The Class Options and Archetypes chapter includes new options for every core class. The Path of the Slayer barbarian primal path grants you boons for the risks, you take. The College of the Tamer bardic college use their music to tame savage beasts, while the Drowned Cleric archetype combines control over the sea with divine healing. A new Waves domain extends the cleric’s choice of domains. The Circle of the Sea druid circle grants you mastery over the waves and the creatures of the ocean. The Marine fighter archetype is a soldier of the sea—a great fit for a naval soldier, a viking, or any other type of sea raider. Elemental Disciplines of Water provide more options for a monk of the Way of Four Elements. The paladin gains the Oath of the Shark oath, for those knights who stand before the monsters of the depths to protect the people who live on the ocean’s shores. The Surf Sentry ranger archetype is a watcher and protector of oceans, while the Treasure Diver rogue scours shipwrecks and sunken cities for gold, and is adept and foiling the creatures that lurk below. The Aberrant Bloodline sorcerous origin draws power from alien creatures and strange aberrants of the ocean depths. The Leviathan warlock patron is a monster of the deep, which grants its followers monstrous abilities and gruesome mutations. The Weather Wizard arcane tradition focuses on the control of the natural elements to protect and drive ships on a magical wind, or to crush foes with terrible storms.
Rounding off the book are four new backgrounds, including the Experiment, Forlorn, Seachild, and Slave. This is followed by a short Spells chapter, which includes new spells introduced in some of the race and class entries within this volume, but which can be used by any spell caster, at your Dungeon Master’s discretion.
The Undersea Sourcebook series provides players and Dungeon Masters with everything they need to explore the crashing waves and the vast ocean depths below.
Be sure to bookmark this page and check back often for release dates and product announcements. We’ll post it all here.
Introducing the Undersea Sourcebook: Race & Class Guide. In this, the first of the series, you’ll find races, classes, and backgrounds for creating characters suitable to an undersea or ocean-spanning campaign.
Undersea Sourcebook: Mutants & Mariners is a follow on book to the Race & Class Guide, and introduces the pirate class, College of Shanties bardic college, and the mutant hybrid race. Combine any race with one of the 30+ creatures listed to create your mutant character or NPC.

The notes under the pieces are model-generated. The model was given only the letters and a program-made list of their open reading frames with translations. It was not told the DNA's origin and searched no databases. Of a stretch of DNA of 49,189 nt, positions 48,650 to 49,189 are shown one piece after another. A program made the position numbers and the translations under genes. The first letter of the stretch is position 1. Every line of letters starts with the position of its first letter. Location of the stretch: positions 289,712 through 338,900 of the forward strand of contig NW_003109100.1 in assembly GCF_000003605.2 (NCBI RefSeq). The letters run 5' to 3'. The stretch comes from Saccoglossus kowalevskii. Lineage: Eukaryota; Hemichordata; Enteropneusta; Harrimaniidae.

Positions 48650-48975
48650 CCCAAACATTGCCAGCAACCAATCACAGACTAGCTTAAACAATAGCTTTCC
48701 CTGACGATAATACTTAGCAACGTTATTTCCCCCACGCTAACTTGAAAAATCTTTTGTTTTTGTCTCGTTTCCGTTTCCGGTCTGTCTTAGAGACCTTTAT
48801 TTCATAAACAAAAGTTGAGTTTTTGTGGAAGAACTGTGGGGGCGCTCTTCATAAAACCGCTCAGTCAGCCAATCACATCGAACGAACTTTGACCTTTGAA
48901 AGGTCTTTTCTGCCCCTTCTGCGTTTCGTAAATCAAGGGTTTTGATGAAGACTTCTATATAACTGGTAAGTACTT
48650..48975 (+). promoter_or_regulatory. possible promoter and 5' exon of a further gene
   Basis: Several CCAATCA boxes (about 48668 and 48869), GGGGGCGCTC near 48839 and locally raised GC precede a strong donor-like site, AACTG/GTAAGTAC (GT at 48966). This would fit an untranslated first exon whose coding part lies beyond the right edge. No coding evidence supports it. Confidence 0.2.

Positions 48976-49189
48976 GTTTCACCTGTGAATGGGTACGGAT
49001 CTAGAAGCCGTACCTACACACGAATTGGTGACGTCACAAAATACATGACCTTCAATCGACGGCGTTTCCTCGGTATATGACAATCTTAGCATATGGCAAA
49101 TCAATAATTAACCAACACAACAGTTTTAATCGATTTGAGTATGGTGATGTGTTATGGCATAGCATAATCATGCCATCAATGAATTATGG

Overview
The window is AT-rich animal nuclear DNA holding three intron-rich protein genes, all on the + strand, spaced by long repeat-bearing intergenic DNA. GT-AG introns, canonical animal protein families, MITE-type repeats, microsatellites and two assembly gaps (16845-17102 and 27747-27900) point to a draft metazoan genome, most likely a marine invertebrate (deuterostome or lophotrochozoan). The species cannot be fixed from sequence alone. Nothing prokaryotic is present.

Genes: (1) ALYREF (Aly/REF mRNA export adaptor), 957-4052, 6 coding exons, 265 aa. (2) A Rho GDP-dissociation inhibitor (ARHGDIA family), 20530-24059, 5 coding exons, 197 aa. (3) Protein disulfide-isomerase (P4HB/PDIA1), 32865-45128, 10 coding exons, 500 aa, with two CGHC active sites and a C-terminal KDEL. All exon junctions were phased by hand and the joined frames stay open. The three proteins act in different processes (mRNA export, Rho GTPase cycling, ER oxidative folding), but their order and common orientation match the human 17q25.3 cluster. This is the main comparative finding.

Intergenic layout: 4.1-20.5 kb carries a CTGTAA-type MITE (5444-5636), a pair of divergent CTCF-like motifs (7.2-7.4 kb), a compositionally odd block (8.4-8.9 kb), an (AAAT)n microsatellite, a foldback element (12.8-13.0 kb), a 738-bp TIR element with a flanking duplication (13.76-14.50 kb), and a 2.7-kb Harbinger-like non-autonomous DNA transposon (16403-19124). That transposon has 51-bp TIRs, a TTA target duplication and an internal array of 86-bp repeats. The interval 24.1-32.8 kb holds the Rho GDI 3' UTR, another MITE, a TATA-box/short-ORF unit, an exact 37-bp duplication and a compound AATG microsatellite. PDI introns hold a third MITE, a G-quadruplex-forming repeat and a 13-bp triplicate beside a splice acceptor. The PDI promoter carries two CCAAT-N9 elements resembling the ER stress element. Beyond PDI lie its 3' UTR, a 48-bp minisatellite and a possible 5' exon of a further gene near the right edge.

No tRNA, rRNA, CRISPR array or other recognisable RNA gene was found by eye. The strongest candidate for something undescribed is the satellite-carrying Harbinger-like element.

Production of the next five books in the Undersea Sourcebook series is well underway:
Book 2 in the series, Undersea Sourcebook: Feats and Equipment, will include feats and items essential to underwater adventures, allowing you to round off your characters with setting appropriate abilities and gear.
Book 3, Undersea Sourcebook: Water Magic, is set to detail spells and magic items, and begins to bridge the gap between player options and Dungeon Master material.
Book 4 is entitled Undersea Sourcebook: Dungeon Master’s Guide, and explores running underwater and ocean campaigns in more depth. It will include advanced rules for ships, ship combat, advanced rules for underwater combat, and tools to help you run engaging adventures at sea and in the dark depths below.
Book 5 is the Undersea Sourcebook: Monster Manual, which includes new monsters to populate the ocean depths.
Book 6, Undersea Sourcebook: Ocean Adventures, will focus on ocean and underwater adventures and may include one or two adventures set within the oceans of Faerûn or the Elemental Plane of Water. You’ll also find maps of useful locations above and below the waves.
From time to time we release previews and playtesting material, which you can find below. Your feedback is invaluable, so please reach out to us if you have any thoughts on the content we’ve shared.
Tentacles of the Deep
Tentacles of the Deep introduces a new kind of monster for your Dungeons & Dragons game, the tentacle. Instead of a whole monster, challenge your heroes with its limbs alone.
These playtest rules are PWYW, so you can try them out and let us know if you like them with a small tip or in the comments on the product page.
In Magic: the Gathering, playing a mill deck offers you a unique advantage. Most players are not expecting you to go for their cards instead of their life total. A good mill deck relies on the ability to control the board and survive long enough to pull off a powerful mill combo. You can’t win by milling one or two cards a turn, you need to build up to the big mill that robs your opponent of the remainder of their deck.
Meet the Patient Petitioner.
I’ve been working on this deck since I started playing MTG Arena, and it’s been loads of fun to play. Played right, it can be tough to counter.
There are three main goals of the deck: controlling the board, drawing cards, and milling the opponent.
Sleep and Waterknot not only offer control, but synergize well with Verity Circle to give you card draw. Verity Circle offers an expensive control option on its own. Mass Manipulation is by far the most powerful control card in the deck. Play it when your opponent has their most powerful creatures on the board and they’re likely to give up then and there.
Patient Rebuilding is the backbone of the deck, drawing cards while thinning out your opponent’s deck. Scrabbling Claws is an excellent piece of tech for thinning pesky graveyards that contain resurrecting creatures or instants that power cards in play. It also offers limited card draw that effectively targets specific cards in the opponent’s graveyard. Ultimately, you’re looking to combo Sleep and Verity Circle with Reliquary Tower to fill your hand with Persistent Petitioners…
There is a place where magic lives, were witches and warlocks study the arcane arts, and where adventure dwells behind every corner.
Welcome to Scarthey, the University of the Arcane!